#50over50: Ellen Konar
The Person Behind Personality in my #50over50 list is as good with numbers as she is with understanding human perception. From market research during the Pentium processor flaw to creating a movement around Sheryl Sandberg's book Lean In to photography; Ellen Konar has done it all!
In 1991, I moved to Intel Santa Clara from Intel Oregon to work in marketing. Intel was embarking on Intel Inside campaign and all of us were finding our ropes in the world of consumer marketing. For a company that had to strictly ration/allocate their product because the demand was way more than supply, the purpose of the campaign was not sales. We wanted to create a brand such that the customer would differentiate our product and specifically ask for it. And to create this emotional connect, we had to understand how the customer thought.
Dennis Carter was the head of Corporate Marketing and was a great strategist. As he built his team, he had to find someone who was best at their game to help with Market Research. Enter Ellen Konar. She spearheaded a discipline that was non-existent in Intel. Market Research is mathematics. It studies the behavior of the target customer and forms the basis for the campaigns that we create. Till then, for Intel, our customer was the corporation and we understood the few corporations that we managed and they knew us. Consumer marketing was a whole new ball-game where we were trying to connect with an audience who did not think about a chip that lay within a computer that they bought. We needed to know them well and Ellen made that magic happen. She built a bridge for match-making between Intel and its consumers. As this was a new turn in Intel’s history, this was a very crucial role.
Ellen built a department of these marketing scientists and played a key role in Intel becoming one of the Top 10 brands by 1995. I was working in the mobile-computing division and got to learn about testing of our ads/campaigns. We sat behind one-way mirrors and watched the consumers react to what we created and I was fascinated by this process. When the Pentium problem happened wherein the company took a huge beating for a flaw in the new chip that was being shipped, there was a significant amount of market perception that had to be managed. Ellen's team was at the forefront of actually measuring the negative perception as well as the turn around of that perception in the market that protected the Intel brand. Her role in bringing technology and measurement into marketing was what made her the first woman and the first marketing professional to become an Intel Fellow.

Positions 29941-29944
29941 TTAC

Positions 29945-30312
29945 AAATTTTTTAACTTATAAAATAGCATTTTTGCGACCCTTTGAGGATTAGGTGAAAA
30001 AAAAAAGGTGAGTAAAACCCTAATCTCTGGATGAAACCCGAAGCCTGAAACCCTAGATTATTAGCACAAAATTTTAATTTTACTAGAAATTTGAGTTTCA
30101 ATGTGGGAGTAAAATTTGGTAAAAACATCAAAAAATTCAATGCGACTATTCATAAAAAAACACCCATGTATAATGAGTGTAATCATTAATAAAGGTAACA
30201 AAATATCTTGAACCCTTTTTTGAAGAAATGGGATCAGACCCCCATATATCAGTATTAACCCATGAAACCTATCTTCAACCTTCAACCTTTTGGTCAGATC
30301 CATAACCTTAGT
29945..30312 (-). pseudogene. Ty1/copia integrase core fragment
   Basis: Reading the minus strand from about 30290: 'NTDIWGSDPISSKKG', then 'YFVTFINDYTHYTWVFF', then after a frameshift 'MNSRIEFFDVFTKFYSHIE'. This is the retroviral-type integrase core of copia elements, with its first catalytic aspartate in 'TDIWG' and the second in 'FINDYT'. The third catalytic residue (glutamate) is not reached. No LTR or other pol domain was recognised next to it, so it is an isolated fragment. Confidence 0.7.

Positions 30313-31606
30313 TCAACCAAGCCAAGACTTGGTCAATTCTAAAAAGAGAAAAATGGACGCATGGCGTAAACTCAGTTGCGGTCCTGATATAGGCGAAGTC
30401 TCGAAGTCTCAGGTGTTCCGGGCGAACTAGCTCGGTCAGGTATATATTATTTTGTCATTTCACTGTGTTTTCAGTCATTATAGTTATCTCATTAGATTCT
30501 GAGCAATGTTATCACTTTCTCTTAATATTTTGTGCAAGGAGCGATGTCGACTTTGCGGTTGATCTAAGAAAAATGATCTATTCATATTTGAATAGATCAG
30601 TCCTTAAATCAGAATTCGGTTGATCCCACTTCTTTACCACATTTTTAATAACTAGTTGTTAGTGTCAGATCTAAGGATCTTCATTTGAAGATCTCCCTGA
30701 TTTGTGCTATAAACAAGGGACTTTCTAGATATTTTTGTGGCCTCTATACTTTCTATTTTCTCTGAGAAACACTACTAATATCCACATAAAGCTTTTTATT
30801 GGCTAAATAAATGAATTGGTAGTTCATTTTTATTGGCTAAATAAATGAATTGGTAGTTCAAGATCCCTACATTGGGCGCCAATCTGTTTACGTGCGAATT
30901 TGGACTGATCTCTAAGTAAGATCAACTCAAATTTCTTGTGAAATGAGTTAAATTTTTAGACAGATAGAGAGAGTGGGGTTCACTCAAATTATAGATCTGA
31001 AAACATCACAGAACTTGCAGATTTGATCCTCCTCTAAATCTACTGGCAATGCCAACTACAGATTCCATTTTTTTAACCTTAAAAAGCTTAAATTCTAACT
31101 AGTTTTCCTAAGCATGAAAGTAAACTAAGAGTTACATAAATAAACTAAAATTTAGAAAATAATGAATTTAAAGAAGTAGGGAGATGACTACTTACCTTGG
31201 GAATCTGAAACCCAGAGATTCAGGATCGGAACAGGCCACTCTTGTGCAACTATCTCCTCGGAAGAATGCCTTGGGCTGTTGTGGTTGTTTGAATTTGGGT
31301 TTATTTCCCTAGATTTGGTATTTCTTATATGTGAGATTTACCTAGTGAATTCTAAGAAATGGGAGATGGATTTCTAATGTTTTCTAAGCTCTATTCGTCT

After Intel, Ellen went on to lead a key position in marketing at Google, working closely with Sheryl Sandberg. Then she went on to Facebook. She is the only person I know who was an integral part of creating three global tech brands. When Sheryl Sandberg wrote Lean In, she also created an organization that took the essence of the book and turned it into a movement across women’s groups around the world. Ellen played a key role in managing that organization.
After her adventures in the tech world, Ellen decided to reinvent herself as a photographer. She and her husband Steve traveled the world capturing beautiful images and participated in exhibitions showcasing their work. They also designed one of the most beautiful homes that I have ever been to, complete with tennis courts. They open the courts to the entire neighborhood so that they can use the courts. She has an amazing eye for detail that shows through in her work in market research, creative arts, as well as in architecture and design.
And as though all that is not enough, Ellen is now part of creating a powerful platform for a democratic candidate to contest in the 2020 US Presidential campaign. She said that she has not worked this hard ever, even the round-the-clock work during Pentium flaw might be only a fifth of what she is doing now. That’s what I love about Ellen – she is someone who is constantly reinventing herself and is always involved in projects of scale that have a huge impact on our lives.